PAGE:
While the Cold War may have ended over two decades ago, at least according to Wikipedia, no one can deny its legacy in the contemporary world. Fueled by political rhetoric and pop culture hyperbole, the Cold War is central to understanding the world in the second half of the 20th C.
But what does it mean that American “won” the Cold War? And unlike most others wars that lead to a triumph, there are no grand monuments to the American victory. All this raises the question, did the Cold War ever end? Maybe not.
Now, artists Yevgeniy Fiks and Stamatina Gregory have released a call for proposals for a “Monument to Cold War Victory.” The deadline is November 1 and the entries will be juried by a panel of judges that includes, artist Vito Acconci, philosopher and professor Susan Buck-Morss, theorist and professor Boris Groys, artist Vitaly Komar, curator Viktor Misiano and Creative Time curator Nato Thompson.
The most interesting question in the projects “Call for Proposals” is this line: How might the legacy of the Cold War, in all its complex material, social and cultural forms, be visually articulated?
I couldn’t resist asking Fiks a few questions about this curious conceptual project.
* * *
Hrag Vartanian: What do you think is the most common misconception about the Cold War for Americans?
Yevgeniy Fiks: Probably that the Cold War’s ended and that we live in a fundamentally different epoch.
HV: How about for Russians?
YF: Probably the same.
HV: I’ve always thought of monuments as a way to bury a memory, is that what you’re doing?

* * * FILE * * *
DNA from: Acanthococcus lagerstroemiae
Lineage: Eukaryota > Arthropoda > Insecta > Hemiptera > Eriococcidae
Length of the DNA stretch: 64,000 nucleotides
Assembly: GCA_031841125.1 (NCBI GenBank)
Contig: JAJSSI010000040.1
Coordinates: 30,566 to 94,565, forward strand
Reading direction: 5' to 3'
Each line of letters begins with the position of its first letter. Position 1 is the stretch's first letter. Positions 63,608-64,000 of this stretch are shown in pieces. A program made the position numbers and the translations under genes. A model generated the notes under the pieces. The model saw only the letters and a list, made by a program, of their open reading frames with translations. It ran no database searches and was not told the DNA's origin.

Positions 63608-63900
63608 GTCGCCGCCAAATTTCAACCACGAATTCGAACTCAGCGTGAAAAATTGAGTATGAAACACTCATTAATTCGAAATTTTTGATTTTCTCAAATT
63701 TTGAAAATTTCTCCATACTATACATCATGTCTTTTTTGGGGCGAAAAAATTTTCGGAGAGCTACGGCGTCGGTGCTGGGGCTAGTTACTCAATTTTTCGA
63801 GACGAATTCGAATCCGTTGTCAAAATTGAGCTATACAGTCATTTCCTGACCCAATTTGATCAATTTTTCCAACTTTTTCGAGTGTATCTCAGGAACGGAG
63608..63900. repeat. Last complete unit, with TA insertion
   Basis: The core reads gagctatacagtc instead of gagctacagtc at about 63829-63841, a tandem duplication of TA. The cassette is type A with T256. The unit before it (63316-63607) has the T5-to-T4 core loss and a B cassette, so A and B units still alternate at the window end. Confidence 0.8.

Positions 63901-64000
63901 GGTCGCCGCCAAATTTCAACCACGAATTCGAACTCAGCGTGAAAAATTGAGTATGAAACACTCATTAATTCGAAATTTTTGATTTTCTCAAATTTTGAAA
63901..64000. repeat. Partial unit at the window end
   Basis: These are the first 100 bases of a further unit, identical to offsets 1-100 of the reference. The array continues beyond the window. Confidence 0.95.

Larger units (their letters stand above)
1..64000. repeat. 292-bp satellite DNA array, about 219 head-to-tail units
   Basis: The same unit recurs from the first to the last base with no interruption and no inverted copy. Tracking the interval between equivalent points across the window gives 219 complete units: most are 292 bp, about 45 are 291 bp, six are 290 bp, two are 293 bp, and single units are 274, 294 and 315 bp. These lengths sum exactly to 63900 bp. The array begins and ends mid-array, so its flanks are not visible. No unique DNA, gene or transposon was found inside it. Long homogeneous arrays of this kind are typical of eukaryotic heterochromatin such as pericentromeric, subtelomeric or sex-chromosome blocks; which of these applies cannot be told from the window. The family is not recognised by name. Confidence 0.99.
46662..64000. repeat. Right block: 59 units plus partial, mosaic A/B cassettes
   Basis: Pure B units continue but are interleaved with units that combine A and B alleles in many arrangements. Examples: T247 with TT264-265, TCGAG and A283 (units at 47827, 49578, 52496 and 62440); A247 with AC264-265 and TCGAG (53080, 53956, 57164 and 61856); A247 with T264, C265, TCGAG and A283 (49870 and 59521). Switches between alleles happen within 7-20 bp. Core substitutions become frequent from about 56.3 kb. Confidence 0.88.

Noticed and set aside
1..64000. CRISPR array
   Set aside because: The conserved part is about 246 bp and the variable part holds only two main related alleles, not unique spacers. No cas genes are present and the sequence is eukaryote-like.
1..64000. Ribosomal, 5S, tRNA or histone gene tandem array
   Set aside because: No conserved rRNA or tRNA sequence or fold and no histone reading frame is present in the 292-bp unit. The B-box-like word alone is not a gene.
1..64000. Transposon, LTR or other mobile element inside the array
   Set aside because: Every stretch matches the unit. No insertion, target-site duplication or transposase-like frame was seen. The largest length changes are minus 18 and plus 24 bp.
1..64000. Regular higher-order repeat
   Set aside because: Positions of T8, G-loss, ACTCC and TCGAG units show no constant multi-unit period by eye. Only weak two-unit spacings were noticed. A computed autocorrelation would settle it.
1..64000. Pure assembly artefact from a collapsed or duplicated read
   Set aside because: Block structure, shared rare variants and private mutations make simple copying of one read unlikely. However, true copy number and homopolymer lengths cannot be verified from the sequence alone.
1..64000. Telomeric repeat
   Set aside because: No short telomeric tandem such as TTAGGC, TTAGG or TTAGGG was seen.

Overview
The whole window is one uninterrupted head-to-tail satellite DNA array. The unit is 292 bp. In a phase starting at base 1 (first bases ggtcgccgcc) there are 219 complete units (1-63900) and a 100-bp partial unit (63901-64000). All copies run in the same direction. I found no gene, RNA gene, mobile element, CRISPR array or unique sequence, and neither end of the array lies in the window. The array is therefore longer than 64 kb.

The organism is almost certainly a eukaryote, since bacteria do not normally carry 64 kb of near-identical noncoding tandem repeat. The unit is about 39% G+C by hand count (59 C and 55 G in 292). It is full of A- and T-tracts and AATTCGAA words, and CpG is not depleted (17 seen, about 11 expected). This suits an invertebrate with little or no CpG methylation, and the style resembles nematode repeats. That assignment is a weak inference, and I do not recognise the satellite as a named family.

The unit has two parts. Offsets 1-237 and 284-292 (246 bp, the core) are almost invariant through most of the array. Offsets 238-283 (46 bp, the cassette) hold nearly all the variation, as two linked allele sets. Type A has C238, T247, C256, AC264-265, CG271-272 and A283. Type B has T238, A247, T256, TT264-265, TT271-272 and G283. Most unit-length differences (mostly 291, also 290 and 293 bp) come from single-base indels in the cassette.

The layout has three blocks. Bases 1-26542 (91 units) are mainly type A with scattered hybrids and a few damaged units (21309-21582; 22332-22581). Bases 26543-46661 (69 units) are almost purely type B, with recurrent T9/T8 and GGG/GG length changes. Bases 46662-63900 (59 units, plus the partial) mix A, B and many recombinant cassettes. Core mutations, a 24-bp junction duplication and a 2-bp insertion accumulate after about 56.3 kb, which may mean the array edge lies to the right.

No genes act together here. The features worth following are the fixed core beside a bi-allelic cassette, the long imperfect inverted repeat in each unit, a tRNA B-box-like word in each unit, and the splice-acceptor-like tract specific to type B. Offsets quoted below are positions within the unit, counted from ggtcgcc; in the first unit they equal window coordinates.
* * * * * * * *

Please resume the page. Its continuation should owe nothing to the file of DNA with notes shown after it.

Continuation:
YF: The “Monument to Cold War Victory” project is not so much about buring memories but rather about testing the cultural and political status of the Cold War legacy today. Instead of putting that legacy to rest, I’d like to have a conversation about where we are now as a society, what the last twenty years have brought.
HV: I was thinking about the concept of a Cold War monument and I remembered all the Berlin Wall fragments, like the five panels of the infamous barrier on 53rd Street in midtown Manhattan, as a monument to the American victory in the Cold War. I mean there are little dozens of them across the West placed in very public places as a type of spolia from the Cold War years. Aren’t they Monuments to the Cold War? I’m curious how you see them.
YF: Yes, I think the artifacts that your described are definitely monuments to the Cold War of some sort. They definitely represent the collapse, the end of a particular civilization. What is missing in them in my opinion, however, is the problematization of the outcome of the Cold War. Such monuments are politically correct and feel-good in their approach. We, however, want to problematize not only the legacy of the Cold War, but also the very question of victory and what victory means historically.
HV: Do you think the Soviets ever had a chance of winning the Cold War?
YF: It comes to the definition of victory.
HV: What role do you think aesthetics, if any, played in the Cold War?
YF: I think estetics played a major role in the Cold War. Hollywood plot structures today still use the Cold War-era formulas. I think the impact of the Cold War on film, literature, and television is enormous. The majority of cultural forms, with which we operate today without realizing it are all Cold War products.
HV: Who do you view as the ultimate Cold War artist?
YF: I would have to say Pollack. And I mean it not only because of the well-known story of implication of Abstract Expressionism into CIA-sponsored cultural politics. I’m talking about Pollock’s own pre-Cold War left-wing politics, which is totally swept under the rug by the mainstream art historiography.
HV: What does victory mean to you? I mean this psychologically, spiritually or any other way you’d like to answer it.
YF: I think an overwhelming feeling of content. But until this feeling arrives, the Cold War legacy remains unresolved. So it’s too early to bury it.
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